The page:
Alberta school board to cut funding to Christian school



July 11, 2017
A public school board in Camrose, Alberta, has served notice that it’s going to cut ties with a small Christian school due to a controversy over the use of Biblical texts in the school curriculum. Alberta has a provision where Christian schools can apply to operate under the authority and operation funding of public boards, and part of that system includes an express understanding that the schools will be able to continue to further their Christian worldview.

But earlier this year, the Battle River School Division raised concerns that the Cornerstone Christian Academy in Kingman, Alberta, was including some Biblical prohibitions against homosexuality in its curriculum and promotional literature. The Board demanded that the material be dropped, which prompted a threat of a lawsuit from the Justice Centre for Constitutional Freedoms in Calgary. Deanna Margel heads the parent group at Cornerstone, and she says the issue appeared to be resolved a few weeks ago with a joint agreement that the Battle River Board would not censor the reading or the teaching of the Bible at Cornerstone, and that the school would respect Board policy and legal requirements around the School Act and the Human Rights Act. Margel says “the controversy, at that point, was kind of over.” But she says the Board added a communications and media protocol addendum to the agreement, which would have placed “some major restrictions” on the school’s ability to effectively communicate with parents and the school’s supporting community. She says the parent council made it clear they couldn’t live with that addendum, and a few days later the School Board gave notice that it was cancelling the agreement and the relationship between the BRSD and the Cornerstone Academy.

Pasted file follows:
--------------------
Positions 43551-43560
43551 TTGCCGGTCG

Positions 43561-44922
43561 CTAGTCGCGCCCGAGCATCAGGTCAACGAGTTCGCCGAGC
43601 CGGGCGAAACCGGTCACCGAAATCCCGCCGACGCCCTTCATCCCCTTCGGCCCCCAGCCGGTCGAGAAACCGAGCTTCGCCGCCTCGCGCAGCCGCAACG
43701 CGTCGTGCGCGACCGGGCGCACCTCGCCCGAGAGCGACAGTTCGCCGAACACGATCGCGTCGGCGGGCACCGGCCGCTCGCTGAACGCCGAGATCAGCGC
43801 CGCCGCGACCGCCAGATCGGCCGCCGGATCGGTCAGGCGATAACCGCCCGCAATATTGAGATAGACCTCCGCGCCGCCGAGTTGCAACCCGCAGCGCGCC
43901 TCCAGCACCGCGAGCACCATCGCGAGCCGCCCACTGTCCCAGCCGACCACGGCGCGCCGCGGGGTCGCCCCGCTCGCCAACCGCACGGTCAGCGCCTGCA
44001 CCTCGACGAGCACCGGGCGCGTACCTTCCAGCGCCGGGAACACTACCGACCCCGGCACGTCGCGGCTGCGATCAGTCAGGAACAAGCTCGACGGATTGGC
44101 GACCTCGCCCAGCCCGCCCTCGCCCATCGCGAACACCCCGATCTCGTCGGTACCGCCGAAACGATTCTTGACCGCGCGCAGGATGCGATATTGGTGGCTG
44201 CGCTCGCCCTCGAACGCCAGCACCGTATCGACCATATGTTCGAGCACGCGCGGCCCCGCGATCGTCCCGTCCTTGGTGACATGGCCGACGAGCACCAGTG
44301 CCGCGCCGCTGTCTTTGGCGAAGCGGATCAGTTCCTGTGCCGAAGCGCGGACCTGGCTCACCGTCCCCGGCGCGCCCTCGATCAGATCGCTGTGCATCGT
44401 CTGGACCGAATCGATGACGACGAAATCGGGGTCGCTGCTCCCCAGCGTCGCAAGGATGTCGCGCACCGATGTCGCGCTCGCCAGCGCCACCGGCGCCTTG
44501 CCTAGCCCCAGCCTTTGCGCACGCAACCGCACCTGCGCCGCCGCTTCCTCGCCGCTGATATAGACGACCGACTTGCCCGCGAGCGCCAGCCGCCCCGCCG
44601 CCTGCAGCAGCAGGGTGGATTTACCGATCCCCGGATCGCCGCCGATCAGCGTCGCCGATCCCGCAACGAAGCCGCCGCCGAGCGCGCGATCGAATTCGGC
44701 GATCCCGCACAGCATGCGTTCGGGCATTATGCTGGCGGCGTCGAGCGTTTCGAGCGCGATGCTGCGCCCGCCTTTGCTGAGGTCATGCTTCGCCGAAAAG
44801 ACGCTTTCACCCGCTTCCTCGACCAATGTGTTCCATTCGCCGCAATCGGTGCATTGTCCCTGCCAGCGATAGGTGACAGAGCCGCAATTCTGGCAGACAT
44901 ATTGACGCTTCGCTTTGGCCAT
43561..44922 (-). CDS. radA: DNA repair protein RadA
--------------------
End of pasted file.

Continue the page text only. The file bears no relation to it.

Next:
The cancellation is effective in June of 2018, and Margel isn’t sure how this will play out. “We’re going to want to keep the school open one way or another,” she says, “and that may involve talking to other public divisions. There may be a provision to work with a different public school board.” She says there may be a possibility of moving forward by re-applying to the province to operate the Cornerstone Academy as a truly “private school” with no public board involvement, but she says there is “some fear that we would not be given a licence to do that.”

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